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Growing pains for Mary J Blige

November 27, 2010

Mary J. Blige has learned to embrace and be inspired by her own survival story.

MARY J. Blige beat the street.

Blige was raised in the projects in Yonkers, New York, and overcame poverty, abuse, self-esteem issues and drug and alcohol dependence.

She also claims to have suffered physical beatings from former boyfriend, singer K-Ci Hailey.

Her first album, What's The 411?, a sly amalgam of hip-hop beats and melodic soul, overseen by Sean Combs (before he was Puff Daddy), sparked a generation of imitators.

Blige's next album, My Life, was the first of her confessional records.

She is also the co-founder of an organisation for the advancement of women.

She says:

I used to think I was ugly.

I thought I looked like a camel. A person who doesn't love themselves, they will see anything that pops up on their face. I've seen squirrels, I've seen a bird, I've seen all kinds of animals on my face. But that is the result of self-hate. I've learned to say: "You know what? I am a beautiful black woman."

My music comes from a place of where I am in life.

It's from that perspective the ups, the downs, the good times, the bad times, the triumphs and victorious times, the trials and tribulations. Life is about life, man. If you're not dead, you're going through all the motions. It's about a learning and growth continuum.

My second album, My Life, was a letter on wax that said: "I'm suffering."

And four million people men and women responded by saying: "Me, too."

My first album, What's The 411?, is my first baby.

I love that album. At the time it didn't feel like anything special. I was in the moment.

Puff and I are so much alike.

But he was very smart and could always foresee things things that were going to be successful.

I was on the shelf for a long time.

Back then, it was about Mariah Carey and Whitney Houston. I was street. But the record company wasn't going to release me. They shelved me. Puff saw something in me and put together an album that proved everybody wrong.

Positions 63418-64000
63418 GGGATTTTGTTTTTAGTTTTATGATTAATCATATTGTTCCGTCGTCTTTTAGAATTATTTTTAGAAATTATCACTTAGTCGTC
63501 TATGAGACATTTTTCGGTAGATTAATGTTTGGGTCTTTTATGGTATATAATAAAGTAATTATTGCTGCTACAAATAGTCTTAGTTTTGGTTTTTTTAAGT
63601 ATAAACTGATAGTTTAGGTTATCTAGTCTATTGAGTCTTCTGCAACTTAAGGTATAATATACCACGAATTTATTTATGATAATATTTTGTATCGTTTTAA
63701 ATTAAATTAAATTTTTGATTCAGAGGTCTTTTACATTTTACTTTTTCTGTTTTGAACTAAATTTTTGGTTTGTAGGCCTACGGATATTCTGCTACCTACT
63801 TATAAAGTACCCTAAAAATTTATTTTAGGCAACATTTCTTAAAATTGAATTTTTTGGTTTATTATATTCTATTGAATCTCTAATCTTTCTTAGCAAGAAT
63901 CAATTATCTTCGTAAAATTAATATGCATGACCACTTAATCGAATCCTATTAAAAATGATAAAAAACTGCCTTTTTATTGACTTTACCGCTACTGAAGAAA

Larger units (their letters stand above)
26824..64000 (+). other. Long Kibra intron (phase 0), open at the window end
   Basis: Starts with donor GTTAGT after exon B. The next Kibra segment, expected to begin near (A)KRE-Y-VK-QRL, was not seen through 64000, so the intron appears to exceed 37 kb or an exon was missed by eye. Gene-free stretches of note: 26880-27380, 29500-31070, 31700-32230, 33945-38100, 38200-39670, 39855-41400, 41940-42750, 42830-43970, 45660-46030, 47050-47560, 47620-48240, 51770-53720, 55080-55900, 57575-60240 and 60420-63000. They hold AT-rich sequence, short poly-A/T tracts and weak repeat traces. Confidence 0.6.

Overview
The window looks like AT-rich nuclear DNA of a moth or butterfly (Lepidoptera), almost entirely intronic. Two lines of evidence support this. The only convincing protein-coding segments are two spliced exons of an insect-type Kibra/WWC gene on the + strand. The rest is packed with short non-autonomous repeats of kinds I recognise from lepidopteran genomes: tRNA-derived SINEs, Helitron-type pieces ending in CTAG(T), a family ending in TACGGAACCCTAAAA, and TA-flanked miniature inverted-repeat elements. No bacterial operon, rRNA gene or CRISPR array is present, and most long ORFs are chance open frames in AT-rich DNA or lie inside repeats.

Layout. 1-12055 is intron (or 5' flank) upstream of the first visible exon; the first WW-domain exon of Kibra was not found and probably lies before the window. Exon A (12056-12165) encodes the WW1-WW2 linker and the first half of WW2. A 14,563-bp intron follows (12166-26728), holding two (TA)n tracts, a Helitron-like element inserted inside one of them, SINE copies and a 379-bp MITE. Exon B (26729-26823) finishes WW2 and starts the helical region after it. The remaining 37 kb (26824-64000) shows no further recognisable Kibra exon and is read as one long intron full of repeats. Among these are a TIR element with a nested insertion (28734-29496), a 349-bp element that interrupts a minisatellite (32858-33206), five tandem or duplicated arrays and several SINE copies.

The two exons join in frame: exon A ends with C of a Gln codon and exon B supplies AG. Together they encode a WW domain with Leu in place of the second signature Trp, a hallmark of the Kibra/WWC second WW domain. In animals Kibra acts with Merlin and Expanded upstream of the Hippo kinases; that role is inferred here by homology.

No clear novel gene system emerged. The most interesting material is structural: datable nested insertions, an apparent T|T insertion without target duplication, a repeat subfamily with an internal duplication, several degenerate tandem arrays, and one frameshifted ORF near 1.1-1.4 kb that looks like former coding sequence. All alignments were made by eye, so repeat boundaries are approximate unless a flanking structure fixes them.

I wasn't the first to sing over hip-hop beats.

Soul II Soul were. When we did it, there was a generation listening to us.

I beat alcohol dependence and drug addiction.

A lot happened to me during my childhood. As I got older, these things resurfaced. In order to deal with it and in order to cope without it hurting so bad, I drowned it in alcohol and drugs. It lessened the pain for that moment. I started at 16 years old. By the time I got into the music business, it was bigger than me.

I overcame an abusive relationship by learning to love myself.

When you realise people are going to treat you the way you treat yourself, you begin to treat yourself better.

I understood what Rihanna went through with Chris Brown.

I don't want to comment on it. But I know exactly what they were both going through.

I got my GED (certificate for high school level education) this year.

That means so much to me. It is important to know that you're educated.

My foundation gives women a second chance.

It's a one-stop shop to educate, empower and encourage women. We've sent 25 women to college already. It doesn't only embrace the downtrodden, it also encourages the woman who comes in with a hopeful story.

I think Lady Gaga is a genius.

I think every woman, every artist, is doing the best at what they know. That's why it's working.

Raggamuffin Festival (Mary J. Blige, Jimmy Cliff, Maxi Priest, Sean Paul and more) Melbourne Showgrounds, January 29. Book it: 13 61 00.

http://www.heraldsun.com.au/ipad-application/growing-pains-for-mary-j-blige/story-fn6cc2fg-1225962008361

1 comments:

Anonymous at: November 29, 2010 at 1:47 PM said...

Good article but lots of typo's, use spell check next time! Or get your GED!

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